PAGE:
The German cockroach, Blattella germanica, is the most common pestiferous cockroach species in human
environments. B. germanica contributes to the transmission of bacteria that cause enteric (diarrheal) disease,
including Salmonella enterica serovar Typhimurium, but the mechanisms of transmission are not well
understood. Enteric bacterial pathogen transmission by cockroaches has previously been described as
mechanical in nature. Mechanical transmission is a passive, non-replicative transfer of bacteria from one location
or host to another. This mechanism is limited in impact relative to active biological transmission. However, recent
data from our laboratory indicate that transmission of S. Typhimurium by German cockroaches is markedly more
complex than simple mechanical transmission and instead resembles biological transmission by other insects
that intake bacteria from infected hosts and are subsequently colonized, enabling active and prolonged shedding
and transmission. In particular, we have observed that following ingestion, S. Typhimurium undergoes a lifestyle
change and multiple replication events in the digestive tract of the German cockroach. Furthermore, we have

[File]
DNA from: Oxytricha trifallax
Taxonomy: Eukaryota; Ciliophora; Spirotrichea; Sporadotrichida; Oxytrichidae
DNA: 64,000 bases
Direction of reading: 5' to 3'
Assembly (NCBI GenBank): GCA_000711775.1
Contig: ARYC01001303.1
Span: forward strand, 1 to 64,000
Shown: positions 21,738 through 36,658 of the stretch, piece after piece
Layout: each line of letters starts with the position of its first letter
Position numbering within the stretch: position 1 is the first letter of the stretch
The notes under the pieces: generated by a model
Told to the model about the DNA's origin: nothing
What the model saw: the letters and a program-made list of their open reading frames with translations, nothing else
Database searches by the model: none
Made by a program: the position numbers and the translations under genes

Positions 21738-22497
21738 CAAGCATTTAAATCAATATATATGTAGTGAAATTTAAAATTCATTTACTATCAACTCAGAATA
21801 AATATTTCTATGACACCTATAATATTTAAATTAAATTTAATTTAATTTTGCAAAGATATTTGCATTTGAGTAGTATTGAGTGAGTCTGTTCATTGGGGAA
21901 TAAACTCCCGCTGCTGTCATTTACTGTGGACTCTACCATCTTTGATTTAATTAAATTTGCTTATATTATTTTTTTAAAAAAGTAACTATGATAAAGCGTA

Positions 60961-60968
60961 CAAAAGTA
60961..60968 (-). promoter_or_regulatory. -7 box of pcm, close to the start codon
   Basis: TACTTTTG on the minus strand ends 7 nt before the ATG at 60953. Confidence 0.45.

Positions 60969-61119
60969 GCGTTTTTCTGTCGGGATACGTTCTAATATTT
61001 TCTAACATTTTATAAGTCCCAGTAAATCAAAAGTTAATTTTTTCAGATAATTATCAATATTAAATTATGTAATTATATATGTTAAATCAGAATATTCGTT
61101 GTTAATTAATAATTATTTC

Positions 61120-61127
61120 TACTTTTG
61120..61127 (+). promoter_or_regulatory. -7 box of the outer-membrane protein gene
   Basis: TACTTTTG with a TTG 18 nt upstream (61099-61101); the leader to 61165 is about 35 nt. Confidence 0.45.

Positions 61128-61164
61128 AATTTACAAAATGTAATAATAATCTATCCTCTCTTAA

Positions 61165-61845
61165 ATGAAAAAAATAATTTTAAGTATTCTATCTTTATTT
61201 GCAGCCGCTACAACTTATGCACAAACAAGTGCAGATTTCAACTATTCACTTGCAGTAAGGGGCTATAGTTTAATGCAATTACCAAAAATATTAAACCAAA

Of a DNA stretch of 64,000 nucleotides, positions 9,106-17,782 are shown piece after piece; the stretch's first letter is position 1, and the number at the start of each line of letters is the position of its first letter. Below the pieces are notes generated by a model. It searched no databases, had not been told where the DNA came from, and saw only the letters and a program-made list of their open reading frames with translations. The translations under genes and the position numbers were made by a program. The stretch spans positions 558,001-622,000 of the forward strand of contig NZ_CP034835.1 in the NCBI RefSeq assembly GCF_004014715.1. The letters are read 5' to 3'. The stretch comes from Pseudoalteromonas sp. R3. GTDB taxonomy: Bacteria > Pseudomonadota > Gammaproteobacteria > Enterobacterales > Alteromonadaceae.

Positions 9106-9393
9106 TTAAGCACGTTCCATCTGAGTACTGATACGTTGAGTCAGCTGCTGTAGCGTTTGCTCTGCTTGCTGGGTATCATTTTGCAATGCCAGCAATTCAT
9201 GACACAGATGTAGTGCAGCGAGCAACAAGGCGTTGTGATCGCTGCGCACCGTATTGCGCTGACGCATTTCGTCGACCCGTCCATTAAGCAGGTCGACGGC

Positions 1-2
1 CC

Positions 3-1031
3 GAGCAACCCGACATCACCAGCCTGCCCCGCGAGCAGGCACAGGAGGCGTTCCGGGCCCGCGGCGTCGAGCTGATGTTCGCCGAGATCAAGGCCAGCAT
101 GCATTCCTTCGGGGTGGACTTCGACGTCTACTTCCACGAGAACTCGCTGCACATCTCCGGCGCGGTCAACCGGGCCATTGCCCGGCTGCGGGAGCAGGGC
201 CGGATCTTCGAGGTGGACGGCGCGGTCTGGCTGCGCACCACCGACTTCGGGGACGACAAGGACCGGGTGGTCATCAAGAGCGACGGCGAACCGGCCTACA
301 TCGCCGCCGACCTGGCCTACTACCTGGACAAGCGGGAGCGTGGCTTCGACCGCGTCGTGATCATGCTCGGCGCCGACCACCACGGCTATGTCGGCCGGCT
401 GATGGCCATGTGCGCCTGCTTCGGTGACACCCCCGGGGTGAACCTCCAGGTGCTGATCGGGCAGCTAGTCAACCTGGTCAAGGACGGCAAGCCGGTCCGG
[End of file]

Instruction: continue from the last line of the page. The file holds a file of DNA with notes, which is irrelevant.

identified several S. Typhimurium genes that are necessary for bacterial colonization and shedding from the gut
of B. germanica, evidencing an active role of the bacteria. The central objective of the proposed research project
is to gain a detailed understanding of the mechanisms of biological vector-borne transmission of S. Typhimurium
by the German cockroach. Three independent specific aims are proposed. First, we will elucidate the fine
spatiotemporal details of wild-type S. Typhimurium colonization and shedding in nymph and adult cockroaches.
Second, leveraging an unparalleled array of mutant S. Typhimurium strains, we will identify specific bacterial
genes and functions that are necessary for colonization of cockroaches and subsequent transmission. Third, we
will determine the effects of two key host factors, namely antimicrobial effectors and the gut microbiota, on S.
Typhimurium colonization and shedding. Together, the proposed studies will establish a picture of how bacterial
and host factors interact to shape biological transmission of S. Typhimurium by the German cockroach, providing
fundamental insight into the dynamics of a unique, poorly studied vector-pathogen system with a global
distribution and public health impact.